Shopping in Egypt
Shopping in Egypt presents a mind-boggling range of choices. In Southern Egypt, you get Nubian handicrafts & gifts. In eastern & western Egypt, you can get Bedouin options. Of the 3 souqs (Aswan, Luxor & Cairo), Aswan can be rated the best. Though, Cairo’s Khan-Al-Khalili is the largest. Even the shops by the sea, at Dahab, have interesting buys.
If you are looking for specialties like Nubian or Bedouin work, it is best to pick them up at the local souqs, rather than at Khan-Al-Khalili. Not only is the best variety available in the local souqs, the prices too are considerably cheaper than Cairo.
If you plan to visit factories – perfume, alabaster, papyrus, carpets etc, remember not to be forced into buying anything. Visiting these factories can be good, as they explain how these products are made, but, there is a lot of hard-sell. If you are uncomfortable about it, make sure you let your guide know that you do not want to is quite okay to do so. If you do visit them, but are not tempted to buy anything, you can leave a tip behind for the factory / the person who showed you the demonstration, as a gesture of appreciation.
In the souqs, bargain hard. It can be particularly distressing for people not used to bargaining. Make your offer, of what you feel is a fair price. Remember to start a little below your final price, as you eventually have to step up your offer a bit. If it is not viable for the shopkeeper, he will refuse. Walk away, or say that you’ll think about his final offer & come back times, this does the trick & they call after you. If the shopkeeper had genuinely quoted his lowest price, he will not call you , you can decide later if you want to go back or not. Do not feel guilty about remember – bargain politely & with a allows for no hard feelings. Nobody will ever sell you anything below cost price, for a loss (contrary to what they may tell you while selling it). You can get most purchases for almost 1/4th the quoted price. Another trick to use is to ask your hotel staff for prices of some items like hats, t-shirts, carpets, keychains, jewellery etc. This way, you have an idea before-hand, and bargain accordingly.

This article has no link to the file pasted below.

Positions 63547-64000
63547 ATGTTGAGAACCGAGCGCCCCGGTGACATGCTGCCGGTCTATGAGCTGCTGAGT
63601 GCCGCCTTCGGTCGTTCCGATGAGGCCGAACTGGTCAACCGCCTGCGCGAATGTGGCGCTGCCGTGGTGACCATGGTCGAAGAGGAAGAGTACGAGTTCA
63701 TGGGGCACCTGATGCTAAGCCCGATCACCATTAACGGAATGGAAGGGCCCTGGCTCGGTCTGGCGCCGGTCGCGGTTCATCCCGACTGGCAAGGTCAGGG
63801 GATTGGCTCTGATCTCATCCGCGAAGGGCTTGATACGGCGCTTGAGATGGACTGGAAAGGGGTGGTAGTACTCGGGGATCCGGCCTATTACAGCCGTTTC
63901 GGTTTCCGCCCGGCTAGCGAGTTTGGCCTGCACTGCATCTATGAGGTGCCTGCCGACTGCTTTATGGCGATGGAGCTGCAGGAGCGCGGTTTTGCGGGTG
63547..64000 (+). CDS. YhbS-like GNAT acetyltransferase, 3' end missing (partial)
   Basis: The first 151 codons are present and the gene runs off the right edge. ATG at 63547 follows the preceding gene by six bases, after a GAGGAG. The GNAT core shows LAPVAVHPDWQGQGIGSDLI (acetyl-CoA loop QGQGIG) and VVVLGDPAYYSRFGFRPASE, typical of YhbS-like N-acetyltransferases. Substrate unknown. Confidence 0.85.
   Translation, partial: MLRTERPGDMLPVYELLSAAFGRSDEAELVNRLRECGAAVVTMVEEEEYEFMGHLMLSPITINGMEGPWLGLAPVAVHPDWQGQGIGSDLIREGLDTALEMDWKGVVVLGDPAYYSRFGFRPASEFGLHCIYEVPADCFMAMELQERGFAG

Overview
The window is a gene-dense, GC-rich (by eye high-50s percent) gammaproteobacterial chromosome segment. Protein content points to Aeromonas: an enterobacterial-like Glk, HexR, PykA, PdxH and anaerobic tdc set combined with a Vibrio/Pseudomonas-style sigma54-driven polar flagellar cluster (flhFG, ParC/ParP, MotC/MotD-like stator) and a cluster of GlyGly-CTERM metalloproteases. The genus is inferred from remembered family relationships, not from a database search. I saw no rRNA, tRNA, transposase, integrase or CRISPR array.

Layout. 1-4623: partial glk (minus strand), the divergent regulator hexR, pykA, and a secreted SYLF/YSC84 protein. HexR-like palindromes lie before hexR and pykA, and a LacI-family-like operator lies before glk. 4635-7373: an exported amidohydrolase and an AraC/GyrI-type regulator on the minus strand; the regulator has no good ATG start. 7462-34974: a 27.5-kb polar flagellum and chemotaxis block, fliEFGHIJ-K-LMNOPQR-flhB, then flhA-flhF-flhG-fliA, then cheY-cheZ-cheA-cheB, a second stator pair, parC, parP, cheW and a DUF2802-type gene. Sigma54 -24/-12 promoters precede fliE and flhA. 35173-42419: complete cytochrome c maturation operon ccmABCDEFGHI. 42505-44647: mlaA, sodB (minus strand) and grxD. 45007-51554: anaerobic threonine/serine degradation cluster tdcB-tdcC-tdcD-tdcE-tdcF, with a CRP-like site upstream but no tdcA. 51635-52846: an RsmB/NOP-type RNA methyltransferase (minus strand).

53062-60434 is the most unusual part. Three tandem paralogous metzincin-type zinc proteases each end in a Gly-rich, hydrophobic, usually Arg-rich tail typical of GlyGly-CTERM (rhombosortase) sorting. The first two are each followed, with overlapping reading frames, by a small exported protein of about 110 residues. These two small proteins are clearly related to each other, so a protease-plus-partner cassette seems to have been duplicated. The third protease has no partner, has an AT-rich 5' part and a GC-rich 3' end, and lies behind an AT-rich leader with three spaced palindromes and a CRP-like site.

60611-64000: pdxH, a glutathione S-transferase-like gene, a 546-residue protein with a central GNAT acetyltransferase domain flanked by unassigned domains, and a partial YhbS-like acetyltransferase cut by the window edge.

Many toilets are of the squat type. Western WCs too are increasingly common, especially in larger towns & in cities. Do not expect very clean toilets. Keep lots of toilet paper handy, maybe even disinfectant wipes, for wiping toilet seats. If you know the trick to using a squat toilet, it is more hygienic, as you will not be sharing a seat with thousands of others. Carry some liquid / paper soap too, as it is non-existent in these toilets.
In many toilets, it is expected that you pay a small charge – 50 piastres to 1 LE should suffice. Some toilet attendants dole out a small wad of toilet paper when you go , you can never be sure. All toilets will have water, either a tap or a squirter, for washing.
While travelling or going from site to site, make use of all toilet breaks. In remote locations, it may be a while before you come across the next toilet.
A small request – a lot of toilets are choked, not because of lack of flushing, but, because tourists try to flush toilet paper, as they are probably used to, elsewhere. It does not work here……Egyptian plumbing lines are not designed to take the load of enormous quantities of toilet paper being flushed down. All toilets have a waste bin…..please dispose the paper in it. There are signs to this effect put up in a lot of places, but, many people pay no heed to it. Please do your bit to keep the toilets clean & working, for other people.